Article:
Selecting a new instrument can be challenging, frustrating, and exhausting for any musician since it involves trying out many different instruments in an attempt to narrow the field down to just one or two.
Some people (usually teachers, who frequently try out instruments for their students) are often able to select the most suitable instrument(s) quickly out of dozens or more, while other musicians become exhausted before they get through the first round.
For those who find a try out session frustrating, here are some tips on how to address this challenge.
The key to the beginning stage of a successful try out session is judging the sound quality within a limited frequency range. This can be done by comparing a few bars or a scale (4 notes on one slurred bow) on only the two upper or lower strings rather than on all of the strings at once. This way you can judge a large number of instruments within a period of time that your memory can comfortably accommodate. If you do not like the sound on the two strings you play, eliminate that instrument; it does not matter how good the other two strings sound. Within a relatively short time, you will have narrowed the field considerably, and will still have enough energy to examine the few finalists more thoroughly. When selecting a new instrument, be aware that your decision could be influenced by the sound and feel of the instrument you are used to playing. Make sure you don't use the old instrument as a measuring stick (unless it's a fine sounding Strad). Some aspects that feel uncomfortable on the new instrument-- the neck thickness, string height, chinrest, shoulder rest, etc--can be adjusted.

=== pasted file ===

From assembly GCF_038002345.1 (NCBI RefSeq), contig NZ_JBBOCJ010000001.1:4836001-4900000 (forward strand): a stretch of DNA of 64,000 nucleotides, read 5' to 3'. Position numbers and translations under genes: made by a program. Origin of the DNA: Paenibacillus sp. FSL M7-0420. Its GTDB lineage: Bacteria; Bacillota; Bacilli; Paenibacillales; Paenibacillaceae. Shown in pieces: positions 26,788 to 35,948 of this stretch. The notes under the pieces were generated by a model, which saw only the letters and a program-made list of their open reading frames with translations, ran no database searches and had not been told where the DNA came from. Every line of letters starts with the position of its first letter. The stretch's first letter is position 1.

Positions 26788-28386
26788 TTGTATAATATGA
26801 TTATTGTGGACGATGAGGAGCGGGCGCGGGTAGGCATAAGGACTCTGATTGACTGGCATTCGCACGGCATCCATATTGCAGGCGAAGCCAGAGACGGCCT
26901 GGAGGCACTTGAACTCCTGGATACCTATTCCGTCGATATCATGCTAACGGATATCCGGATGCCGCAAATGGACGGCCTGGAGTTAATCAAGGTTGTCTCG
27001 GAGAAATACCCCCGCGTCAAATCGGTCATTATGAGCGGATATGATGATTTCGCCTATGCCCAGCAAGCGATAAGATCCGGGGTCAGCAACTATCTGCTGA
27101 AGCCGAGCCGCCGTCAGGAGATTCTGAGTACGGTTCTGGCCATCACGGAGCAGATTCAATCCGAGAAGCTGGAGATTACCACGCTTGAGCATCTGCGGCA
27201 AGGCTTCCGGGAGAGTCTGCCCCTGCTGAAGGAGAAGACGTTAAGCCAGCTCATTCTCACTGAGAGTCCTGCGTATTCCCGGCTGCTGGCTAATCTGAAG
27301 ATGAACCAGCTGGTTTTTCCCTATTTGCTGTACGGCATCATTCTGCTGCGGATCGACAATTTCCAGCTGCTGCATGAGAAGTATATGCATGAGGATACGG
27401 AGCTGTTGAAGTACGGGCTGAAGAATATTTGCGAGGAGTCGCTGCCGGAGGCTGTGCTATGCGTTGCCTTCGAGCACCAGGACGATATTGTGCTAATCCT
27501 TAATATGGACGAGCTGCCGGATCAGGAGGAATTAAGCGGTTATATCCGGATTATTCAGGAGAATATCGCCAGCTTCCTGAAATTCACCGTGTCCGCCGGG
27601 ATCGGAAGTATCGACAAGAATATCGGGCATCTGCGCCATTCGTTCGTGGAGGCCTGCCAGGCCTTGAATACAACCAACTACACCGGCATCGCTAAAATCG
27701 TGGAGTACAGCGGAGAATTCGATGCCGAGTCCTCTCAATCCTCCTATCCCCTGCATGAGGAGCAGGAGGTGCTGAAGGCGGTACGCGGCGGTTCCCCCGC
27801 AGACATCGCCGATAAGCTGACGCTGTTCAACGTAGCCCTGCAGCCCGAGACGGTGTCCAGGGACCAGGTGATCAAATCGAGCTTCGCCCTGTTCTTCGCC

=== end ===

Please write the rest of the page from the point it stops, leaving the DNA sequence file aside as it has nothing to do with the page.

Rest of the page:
For an efficient evaluation, divide the properties of the instrument into four categories: sound, playability, aesthetics and resale value.
- Quality of sound
- Evenness across strings
- Evenness within the string
Test the acoustics of the room using a familiar instrument and the trial instruments. If a try-out session is done in a hall, play the instruments solo and also with a group of musicians to judge the projection of that instrument in relation to a group.
Do not eliminate an instrument just because one or more of the following conditions appears problematic; these can be corrected or adjusted by a violinmaker:
- String height at the center and end of the fingerboard
- Neck shape
- Correct curve of neck (at thumb rest in 4th position)
- Correct curve of neck (at scroll end)
- Margin of fingerboard edge beyond treble string
- Margin for bow to play treble string before touching neighboring string or C-bout
This is a matter of personal preference.
Consult with a trusted expert.Because the price of an instrument is not merely determined by its sound quality, you should play and judge all the instruments in your general price range before looking at their individual prices. Your violinmaker should provide you with an insurance appraisal at the time of purchase. If one is not provided, ask for it. (For more information, see Insurance.)
Try to avoid the following, which can make a tryout session much more tedious:
- Attempting to find the right instrument in the first round by considering all aspects simultaneously
- Comparing instruments played at one shop with others played at a different shop (different locations will have different acoustics)
- Relying on memory when comparing different instruments at separate times
- Focusing on your technique or playing perfectly in tune, instead of concentrating on the sound and tone